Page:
A sweat monitor that can continuously check multiple biochemicals in sweat has been developed by scientists could offer great benefits to triathletes, particularly long-distance athletes competing in hot climates.
For in the future athletes could potentially be able to wear devices that would alert them to health problems such as fatigue, dehydration and dangerously high body temperatures.
“Human sweat contains physiologically rich information, thus making it an attractive body fluid for non-invasive wearable sensors,” said co-author Ali Javey, of University of California, Berkeley.
“However, sweat is complex and it is necessary to measure multiple targets to extract meaningful information about your state of health. In this regard, we have developed a fully integrated system that simultaneously and selectively measures multiple sweat analytes, and wirelessly transmits the processed data to a smartphone. Our work presents a technology platform for sweat-based health monitors.”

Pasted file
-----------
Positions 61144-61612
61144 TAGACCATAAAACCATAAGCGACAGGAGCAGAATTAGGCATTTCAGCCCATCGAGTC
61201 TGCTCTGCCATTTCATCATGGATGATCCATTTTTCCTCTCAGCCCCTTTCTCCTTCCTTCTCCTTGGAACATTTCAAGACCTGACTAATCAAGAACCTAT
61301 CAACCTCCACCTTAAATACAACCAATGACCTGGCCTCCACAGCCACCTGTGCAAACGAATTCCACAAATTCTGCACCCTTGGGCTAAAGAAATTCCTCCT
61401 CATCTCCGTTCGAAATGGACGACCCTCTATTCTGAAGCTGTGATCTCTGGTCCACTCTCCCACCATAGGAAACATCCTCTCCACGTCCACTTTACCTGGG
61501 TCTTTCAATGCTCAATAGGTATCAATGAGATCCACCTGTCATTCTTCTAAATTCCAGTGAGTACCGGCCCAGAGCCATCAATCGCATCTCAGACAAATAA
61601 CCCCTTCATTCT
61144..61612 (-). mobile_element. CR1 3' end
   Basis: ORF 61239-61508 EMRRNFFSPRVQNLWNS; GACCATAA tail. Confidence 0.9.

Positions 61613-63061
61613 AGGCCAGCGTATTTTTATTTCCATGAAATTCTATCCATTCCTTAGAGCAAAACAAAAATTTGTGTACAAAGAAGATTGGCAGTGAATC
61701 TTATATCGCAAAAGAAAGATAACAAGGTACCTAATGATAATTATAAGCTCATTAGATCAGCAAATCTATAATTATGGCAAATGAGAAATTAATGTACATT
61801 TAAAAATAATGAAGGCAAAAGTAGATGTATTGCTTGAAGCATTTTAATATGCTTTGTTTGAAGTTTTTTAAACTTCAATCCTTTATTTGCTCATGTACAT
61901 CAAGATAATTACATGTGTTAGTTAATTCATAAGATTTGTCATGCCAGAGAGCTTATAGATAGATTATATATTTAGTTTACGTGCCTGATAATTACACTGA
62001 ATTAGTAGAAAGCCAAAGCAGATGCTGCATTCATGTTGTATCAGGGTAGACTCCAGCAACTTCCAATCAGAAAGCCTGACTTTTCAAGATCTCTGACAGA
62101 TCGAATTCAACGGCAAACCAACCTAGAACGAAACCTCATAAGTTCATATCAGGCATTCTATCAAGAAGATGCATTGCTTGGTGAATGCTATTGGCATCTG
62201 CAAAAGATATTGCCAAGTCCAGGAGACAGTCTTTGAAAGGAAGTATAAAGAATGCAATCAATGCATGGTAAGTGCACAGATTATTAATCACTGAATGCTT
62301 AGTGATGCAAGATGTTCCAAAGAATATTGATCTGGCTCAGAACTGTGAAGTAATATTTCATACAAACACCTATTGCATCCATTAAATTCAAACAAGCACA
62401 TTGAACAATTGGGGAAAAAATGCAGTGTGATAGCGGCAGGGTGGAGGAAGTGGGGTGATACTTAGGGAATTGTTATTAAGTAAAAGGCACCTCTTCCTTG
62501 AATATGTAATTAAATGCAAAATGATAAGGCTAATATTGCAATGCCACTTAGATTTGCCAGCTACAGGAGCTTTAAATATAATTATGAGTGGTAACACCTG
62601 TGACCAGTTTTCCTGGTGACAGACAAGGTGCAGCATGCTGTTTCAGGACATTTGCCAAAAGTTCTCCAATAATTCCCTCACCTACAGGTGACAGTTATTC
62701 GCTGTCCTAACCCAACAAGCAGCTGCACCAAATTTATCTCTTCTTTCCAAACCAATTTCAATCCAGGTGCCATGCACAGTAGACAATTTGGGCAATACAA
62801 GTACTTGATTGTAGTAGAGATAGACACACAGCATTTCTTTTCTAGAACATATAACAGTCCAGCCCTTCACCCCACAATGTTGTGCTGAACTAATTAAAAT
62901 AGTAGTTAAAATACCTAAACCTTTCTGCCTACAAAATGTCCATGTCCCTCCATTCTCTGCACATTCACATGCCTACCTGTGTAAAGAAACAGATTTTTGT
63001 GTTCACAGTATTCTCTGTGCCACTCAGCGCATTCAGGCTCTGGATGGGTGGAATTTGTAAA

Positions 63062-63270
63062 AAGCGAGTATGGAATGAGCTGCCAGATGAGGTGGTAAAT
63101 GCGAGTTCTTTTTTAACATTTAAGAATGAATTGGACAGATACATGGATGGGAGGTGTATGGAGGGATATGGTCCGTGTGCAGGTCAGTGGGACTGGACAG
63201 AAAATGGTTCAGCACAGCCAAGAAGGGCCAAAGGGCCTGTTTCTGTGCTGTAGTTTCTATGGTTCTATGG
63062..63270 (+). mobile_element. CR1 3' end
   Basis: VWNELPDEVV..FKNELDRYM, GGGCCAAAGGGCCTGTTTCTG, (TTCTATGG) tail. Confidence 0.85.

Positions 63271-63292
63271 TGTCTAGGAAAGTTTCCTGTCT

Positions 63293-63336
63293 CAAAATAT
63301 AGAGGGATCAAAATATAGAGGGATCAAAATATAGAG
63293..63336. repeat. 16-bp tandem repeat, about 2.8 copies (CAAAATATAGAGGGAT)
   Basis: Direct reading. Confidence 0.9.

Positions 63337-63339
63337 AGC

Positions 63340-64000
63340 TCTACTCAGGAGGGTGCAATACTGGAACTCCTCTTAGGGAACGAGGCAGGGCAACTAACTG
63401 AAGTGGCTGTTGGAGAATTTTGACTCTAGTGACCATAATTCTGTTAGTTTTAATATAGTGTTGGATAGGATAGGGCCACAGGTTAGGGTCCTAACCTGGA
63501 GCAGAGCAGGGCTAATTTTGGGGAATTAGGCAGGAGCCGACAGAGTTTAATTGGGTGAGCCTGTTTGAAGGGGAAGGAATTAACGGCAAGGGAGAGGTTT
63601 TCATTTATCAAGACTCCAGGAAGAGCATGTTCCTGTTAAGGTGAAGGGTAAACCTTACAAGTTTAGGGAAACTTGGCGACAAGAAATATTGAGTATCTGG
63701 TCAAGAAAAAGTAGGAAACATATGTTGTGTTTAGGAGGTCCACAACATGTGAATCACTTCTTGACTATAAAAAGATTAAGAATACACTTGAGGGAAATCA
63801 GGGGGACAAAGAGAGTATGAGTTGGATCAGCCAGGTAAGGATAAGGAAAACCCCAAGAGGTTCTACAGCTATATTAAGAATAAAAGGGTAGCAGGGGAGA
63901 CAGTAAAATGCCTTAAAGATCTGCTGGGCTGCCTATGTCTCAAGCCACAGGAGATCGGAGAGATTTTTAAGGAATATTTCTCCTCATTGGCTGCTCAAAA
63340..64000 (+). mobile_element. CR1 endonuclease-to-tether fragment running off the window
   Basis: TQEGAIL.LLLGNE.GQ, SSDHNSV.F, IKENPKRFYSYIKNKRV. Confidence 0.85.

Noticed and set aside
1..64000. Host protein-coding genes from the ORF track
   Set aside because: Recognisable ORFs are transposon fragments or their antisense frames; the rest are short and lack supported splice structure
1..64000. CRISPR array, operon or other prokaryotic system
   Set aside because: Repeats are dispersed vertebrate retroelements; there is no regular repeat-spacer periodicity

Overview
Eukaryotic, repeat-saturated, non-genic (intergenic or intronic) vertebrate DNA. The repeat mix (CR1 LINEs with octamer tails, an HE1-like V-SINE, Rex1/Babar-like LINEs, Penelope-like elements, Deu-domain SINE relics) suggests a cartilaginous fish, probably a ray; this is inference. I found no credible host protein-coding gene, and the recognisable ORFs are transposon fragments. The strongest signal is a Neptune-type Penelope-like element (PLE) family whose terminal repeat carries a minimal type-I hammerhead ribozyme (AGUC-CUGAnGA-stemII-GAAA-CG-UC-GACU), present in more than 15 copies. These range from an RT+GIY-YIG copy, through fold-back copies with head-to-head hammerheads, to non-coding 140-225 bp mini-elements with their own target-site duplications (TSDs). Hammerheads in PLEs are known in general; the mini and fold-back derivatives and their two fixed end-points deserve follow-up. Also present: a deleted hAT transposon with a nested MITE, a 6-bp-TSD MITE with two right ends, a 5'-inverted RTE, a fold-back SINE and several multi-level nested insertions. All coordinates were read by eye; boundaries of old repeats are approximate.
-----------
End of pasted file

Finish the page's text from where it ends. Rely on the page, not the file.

Javey and his team consulted exercise physiologist George Brooks, a UC Berkeley professor of integrative biology.
“Having a wearable sweat sensor is really incredible because the metabolites and electrolytes measured by the Javey device are vitally important for the health and well-being of an individual,” said Brooks.
The prototype developed by Javey and his research team packs five sensors onto a flexible circuit board. The sensors measure the metabolites glucose and lactate, the electrolytes sodium and potassium, and skin temperature.
“The integrated system allows us to use the measured skin temperature to calibrate and adjust the readings of other sensors in real time,” said Gao. “This is important because the response of glucose and lactate sensors can be greatly influenced by temperature.”
The researchers developed an app to sync the data from the sensors to mobile phones, and fitted the device onto “smart” wristbands and headbands.
“We can easily shrink this device by integrating all the circuit functionalities into a single chip,” said co-author Sam Emaminejad.
“The number of biochemicals we target can also be ramped up so we can measure a lot of things at once. That makes large-scale clinical studies possible, which will help us better understand athletic performance and physiological